Since then, we have taken so much away from so many. We have given them poor jobs. We have let them work for a mere pittance. In a way, we have killed them, not with kindness, but with hard work that no one else would like to take up.
Yes. That’s the way it used to be. That’s the way it still is. What is a refugee? It is someone who has to spend their lifetime listening to being called a dirty Polack or a Mick or a Kike, or some strange names given to people, names that leave deep and lasting wounds in the hearts of many.
Some adapt themselves. Some change their way of life somehow. But they don’t have to. Instead, they could bring to this Communion of Saints their own beautiful customs and ways.
But these are usually disregarded for a strange uniformity that really isn’t uniformity at all. Because to exchange a beautiful Polish costume or Ukranian costume for a bikini, to walk about on the city streets, doesn’t add anything, except a little bit more pain to an already overflowing torrent of pain.
What is a refugee? Yes, some adapt. Some enter into the life of the country. And the strange part is that they love it, they love it deeply and profoundly, and are intensely grateful for the crumbs fallen from the table at which Lazarus ate. Some are very grateful.
I know. My son said to me when I gave him permission to enlist at 18 in the Second World War—he said: "Mother, Canada has given us life, renewed it. Now we must give our life for Canada."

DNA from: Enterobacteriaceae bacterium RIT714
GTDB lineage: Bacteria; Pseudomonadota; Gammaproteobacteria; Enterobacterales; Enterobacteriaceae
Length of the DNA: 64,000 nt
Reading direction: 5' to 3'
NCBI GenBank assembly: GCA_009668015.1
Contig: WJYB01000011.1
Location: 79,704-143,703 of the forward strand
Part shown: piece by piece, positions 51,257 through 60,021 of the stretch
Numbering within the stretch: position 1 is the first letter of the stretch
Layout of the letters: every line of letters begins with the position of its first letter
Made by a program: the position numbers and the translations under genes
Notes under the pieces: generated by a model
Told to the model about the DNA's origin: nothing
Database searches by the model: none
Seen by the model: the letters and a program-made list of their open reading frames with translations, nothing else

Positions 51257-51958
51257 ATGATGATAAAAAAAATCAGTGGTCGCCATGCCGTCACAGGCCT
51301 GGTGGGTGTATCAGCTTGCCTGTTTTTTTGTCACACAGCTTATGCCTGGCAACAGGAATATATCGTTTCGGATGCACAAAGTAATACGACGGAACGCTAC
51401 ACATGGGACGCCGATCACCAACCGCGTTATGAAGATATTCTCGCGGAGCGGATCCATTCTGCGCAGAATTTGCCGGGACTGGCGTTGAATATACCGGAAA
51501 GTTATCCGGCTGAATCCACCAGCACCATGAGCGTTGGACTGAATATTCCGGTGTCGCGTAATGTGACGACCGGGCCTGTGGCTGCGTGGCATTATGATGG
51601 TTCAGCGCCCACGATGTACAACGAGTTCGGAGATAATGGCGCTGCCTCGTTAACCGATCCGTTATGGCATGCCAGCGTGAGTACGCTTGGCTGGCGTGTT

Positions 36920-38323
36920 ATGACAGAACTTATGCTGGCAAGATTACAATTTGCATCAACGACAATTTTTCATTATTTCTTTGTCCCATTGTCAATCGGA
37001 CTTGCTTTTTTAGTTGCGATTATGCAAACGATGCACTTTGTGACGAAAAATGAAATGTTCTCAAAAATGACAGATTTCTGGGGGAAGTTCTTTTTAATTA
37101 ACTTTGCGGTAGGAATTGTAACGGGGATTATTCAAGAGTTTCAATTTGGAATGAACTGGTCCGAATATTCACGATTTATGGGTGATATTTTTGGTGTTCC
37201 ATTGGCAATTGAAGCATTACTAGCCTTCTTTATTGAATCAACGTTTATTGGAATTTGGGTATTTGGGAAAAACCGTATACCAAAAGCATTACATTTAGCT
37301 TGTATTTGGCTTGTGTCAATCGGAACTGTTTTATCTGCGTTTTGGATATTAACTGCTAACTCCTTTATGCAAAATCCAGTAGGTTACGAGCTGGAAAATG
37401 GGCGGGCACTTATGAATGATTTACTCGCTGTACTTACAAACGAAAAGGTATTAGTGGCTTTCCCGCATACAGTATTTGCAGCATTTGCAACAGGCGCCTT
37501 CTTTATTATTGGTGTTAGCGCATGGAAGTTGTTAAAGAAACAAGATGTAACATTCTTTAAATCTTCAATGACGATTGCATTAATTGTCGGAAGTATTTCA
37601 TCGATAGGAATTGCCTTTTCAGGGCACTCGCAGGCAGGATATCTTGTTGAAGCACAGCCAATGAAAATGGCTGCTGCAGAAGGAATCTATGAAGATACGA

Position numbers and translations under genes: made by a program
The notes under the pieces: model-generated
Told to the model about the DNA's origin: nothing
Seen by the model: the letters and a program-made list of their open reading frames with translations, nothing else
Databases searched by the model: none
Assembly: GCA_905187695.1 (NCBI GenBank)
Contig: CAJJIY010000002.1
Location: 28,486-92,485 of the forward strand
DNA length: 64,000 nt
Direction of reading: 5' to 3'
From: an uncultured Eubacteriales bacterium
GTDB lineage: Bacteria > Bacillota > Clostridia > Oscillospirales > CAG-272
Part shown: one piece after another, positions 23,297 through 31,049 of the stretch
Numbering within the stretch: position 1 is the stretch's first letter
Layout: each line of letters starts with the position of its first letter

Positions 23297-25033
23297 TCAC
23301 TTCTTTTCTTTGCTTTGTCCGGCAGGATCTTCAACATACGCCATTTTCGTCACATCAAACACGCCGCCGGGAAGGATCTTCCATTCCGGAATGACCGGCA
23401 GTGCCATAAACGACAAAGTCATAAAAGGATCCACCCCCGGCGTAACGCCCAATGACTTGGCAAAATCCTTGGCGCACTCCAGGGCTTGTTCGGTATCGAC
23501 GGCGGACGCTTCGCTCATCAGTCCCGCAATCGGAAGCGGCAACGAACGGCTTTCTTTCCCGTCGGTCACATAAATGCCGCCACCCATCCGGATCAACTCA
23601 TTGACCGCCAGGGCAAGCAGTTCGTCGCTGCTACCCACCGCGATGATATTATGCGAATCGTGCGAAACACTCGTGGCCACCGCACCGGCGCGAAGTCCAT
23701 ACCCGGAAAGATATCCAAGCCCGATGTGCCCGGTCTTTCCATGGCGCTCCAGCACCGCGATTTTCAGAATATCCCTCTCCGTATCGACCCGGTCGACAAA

That was all right. That was what I expected him to do. But does anybody have to give their lives to create new refugees again? That’s what happened.
What is a refugee? It’s a person that understands you but will never be satisfied.
To be an immigrant is one thing. To desire to come to a new country for its opportunities or whatever is one thing.
To come because one has to, because there is no other place to go—that’s a refugee. Notwithstanding all things that are so difficult in the nitty-gritty way of life, or ordinary life —notwithstanding all this, deep gratitude wells from the heart of the refugee.
It did to me anyhow. I was filled with it. It carried me across chasms and torrents of hatred, dislike, prodding of all kinds and what have you.
It was there, that gratitude, and it was lifted up every day to God for that country, whatever it may have been, that received us and allowed us to feel at home again.
A refugee is the essence and the reality of gratitude, or should be. At the same time, to be a refugee is to have a wound that can never be healed. For one is not torn away from one’s country and thrown into another just like that. Tremendous changes occur.
So what is a refugee? A refugee is a beggar who above all begs for the comfort of a kind word. All the rest is secondary.
In a word, a refugee is one of the Holy Three who long ago and far away came from Israel to Egypt and who like all the refugees must have had this sense of deep gratitude and this strange wound.
So when we come so close, when we who are refugees come close to despair, we must never forget that we are in good company, that the Holy Three are with us: Our Lady, her Son and his foster-father.
—Adapted from Restoration, September 1981